A no-deal Brexit and WTO tariffs could spell disaster for the Irish dairy brand
Dairygold, Ireland’s largest farmer-owned co-op, has made a bleak prediction about its UK cheese supply in relation to Brexit.
The Irish Times reports that Dairygold, the largest Irish cheddar cheese exporter to the UK outside of industry body Ornua, exports about 30,000 tons of cheese to UK markets each year accounting for about one-fifth of the Irish company's total dairy sales.
However, if a hard Brexit proceeds and the World Trade Organization’s (WTO) tariffs come into play between Ireland and the UK, Dairygold expects a dramatic impact on their cheese trade.
“This would knock us out of the UK market,” said Jim Woulfe, chief executive of Dairygold.
“The impact would be devastating,” Woulfe said, noting that a no-deal Brexit and WTO tariffs would place an additional €50 million ($56 million) in costs for the Co Cork-based company, which, if borne by the consumer, would result in a 50 percent price hike in the UK.
“We’d have to diversify quickly,” Woulfe said. “So we’d start shifting product from what is currently a cheese and whey stream into a milk powder stream.”
Speaking with Agriland, Woulfe said: “Brexit is certainly a challenge that is overshadowing the market.”
“And in our case, because cheese is an important part of our portfolio – 40% of our milk goes into cheese – so the cheese sentiment will influence our position.”
“So, directly or indirectly, Brexit will have consequences in how that plays out for us. But, at the same time, what we’d have to say is relative stability is the order of the day.”
Responding to Ornua’s dip in Purchase Price Index on Tuesday, Woulfe said: “We observe that clearly – but we’ve to look at our own basket of products and what we’re doing and how it looks forward.”
“So, nothing sensational here, in anticipating a relatively stable few months ahead; that’s the prediction – of course, all subject to board review on a monthly basis.”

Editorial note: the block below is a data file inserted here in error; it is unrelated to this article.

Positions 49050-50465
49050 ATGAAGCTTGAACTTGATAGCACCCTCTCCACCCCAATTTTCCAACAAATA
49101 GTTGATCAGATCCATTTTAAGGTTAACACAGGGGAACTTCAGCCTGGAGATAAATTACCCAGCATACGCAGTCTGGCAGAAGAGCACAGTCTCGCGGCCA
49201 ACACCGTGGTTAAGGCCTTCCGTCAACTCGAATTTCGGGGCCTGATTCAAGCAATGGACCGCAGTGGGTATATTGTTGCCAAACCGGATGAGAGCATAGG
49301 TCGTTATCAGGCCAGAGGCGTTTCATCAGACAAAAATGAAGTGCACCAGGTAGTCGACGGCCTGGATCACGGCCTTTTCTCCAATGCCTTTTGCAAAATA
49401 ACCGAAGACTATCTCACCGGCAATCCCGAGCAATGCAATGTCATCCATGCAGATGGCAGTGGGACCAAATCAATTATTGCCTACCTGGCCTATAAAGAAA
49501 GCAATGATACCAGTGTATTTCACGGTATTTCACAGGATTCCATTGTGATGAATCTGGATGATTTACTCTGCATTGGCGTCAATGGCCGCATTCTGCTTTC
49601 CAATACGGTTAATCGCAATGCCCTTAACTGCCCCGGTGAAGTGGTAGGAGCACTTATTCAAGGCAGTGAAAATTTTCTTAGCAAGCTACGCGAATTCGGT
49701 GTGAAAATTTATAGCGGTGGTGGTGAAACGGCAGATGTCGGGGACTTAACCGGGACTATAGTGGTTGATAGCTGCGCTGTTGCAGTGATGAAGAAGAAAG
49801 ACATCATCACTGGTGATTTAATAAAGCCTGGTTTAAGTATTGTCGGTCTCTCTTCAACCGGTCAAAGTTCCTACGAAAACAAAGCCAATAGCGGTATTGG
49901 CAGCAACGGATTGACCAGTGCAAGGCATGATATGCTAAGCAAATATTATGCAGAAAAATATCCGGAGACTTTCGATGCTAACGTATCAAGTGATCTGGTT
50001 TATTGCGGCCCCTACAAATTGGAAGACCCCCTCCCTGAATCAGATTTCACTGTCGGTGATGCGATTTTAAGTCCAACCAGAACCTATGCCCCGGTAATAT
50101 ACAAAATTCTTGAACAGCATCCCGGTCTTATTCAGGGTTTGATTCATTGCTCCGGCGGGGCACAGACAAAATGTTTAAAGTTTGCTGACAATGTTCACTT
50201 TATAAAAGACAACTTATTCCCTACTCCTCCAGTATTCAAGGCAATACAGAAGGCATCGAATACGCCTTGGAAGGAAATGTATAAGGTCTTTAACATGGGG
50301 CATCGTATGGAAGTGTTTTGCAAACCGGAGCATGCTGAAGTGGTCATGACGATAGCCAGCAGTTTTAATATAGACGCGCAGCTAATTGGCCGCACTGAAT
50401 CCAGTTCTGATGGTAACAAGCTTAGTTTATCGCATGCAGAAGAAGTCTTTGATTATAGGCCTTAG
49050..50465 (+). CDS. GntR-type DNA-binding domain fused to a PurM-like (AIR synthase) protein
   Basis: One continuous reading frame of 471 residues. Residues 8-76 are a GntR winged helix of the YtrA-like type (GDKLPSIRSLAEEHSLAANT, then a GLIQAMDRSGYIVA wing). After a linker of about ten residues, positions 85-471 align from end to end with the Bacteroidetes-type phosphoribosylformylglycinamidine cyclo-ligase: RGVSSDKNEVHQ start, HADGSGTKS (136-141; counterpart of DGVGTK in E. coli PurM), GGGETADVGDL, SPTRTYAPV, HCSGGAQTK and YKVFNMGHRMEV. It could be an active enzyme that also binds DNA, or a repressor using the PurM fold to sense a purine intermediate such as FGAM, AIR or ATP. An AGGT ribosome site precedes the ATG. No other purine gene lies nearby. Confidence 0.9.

Despite the looming threat of Brexit, Ireland’s dairy industry is experiencing its largest boom in the history of the country, partly in thanks to a sizeable jump in dairy demand globally as well as the lifting of restrictive EU milk quotas in 2015.
As such, Dairygold reported on Tuesday that their annual turnover rose to a record €992.9 million in 2018 from €965.5 million in 2017.
Dairygold prepares for Brexit
In a statement released on Wednesday, Dairygold said: “Ireland needs a Brexit deal that is as similar as possible to the existing trade arrangements within the EU.”
“Even if a comprehensive Free Trade Agreement is negotiated and agreed, it will not be comparable to EU Single Market membership due to additional administration burdens, health, and veterinary certification, customs procedures, transport and logistics delays, supply chain adjustments, potential regulatory divergence, and competitor pressures.”
“No level of planning could insulate any EU organization, trading with or through the UK, against the implications and consequences of a hard or no deal Brexit.”
“That is why it is critical, no matter what the final outcome of the negotiations, that there is a sufficient transition period, to fully prepare for the future trading relationship between the EU and UK. Even then, the Dairy Industry will suffer serious consequences in the event significant tariffs applying.”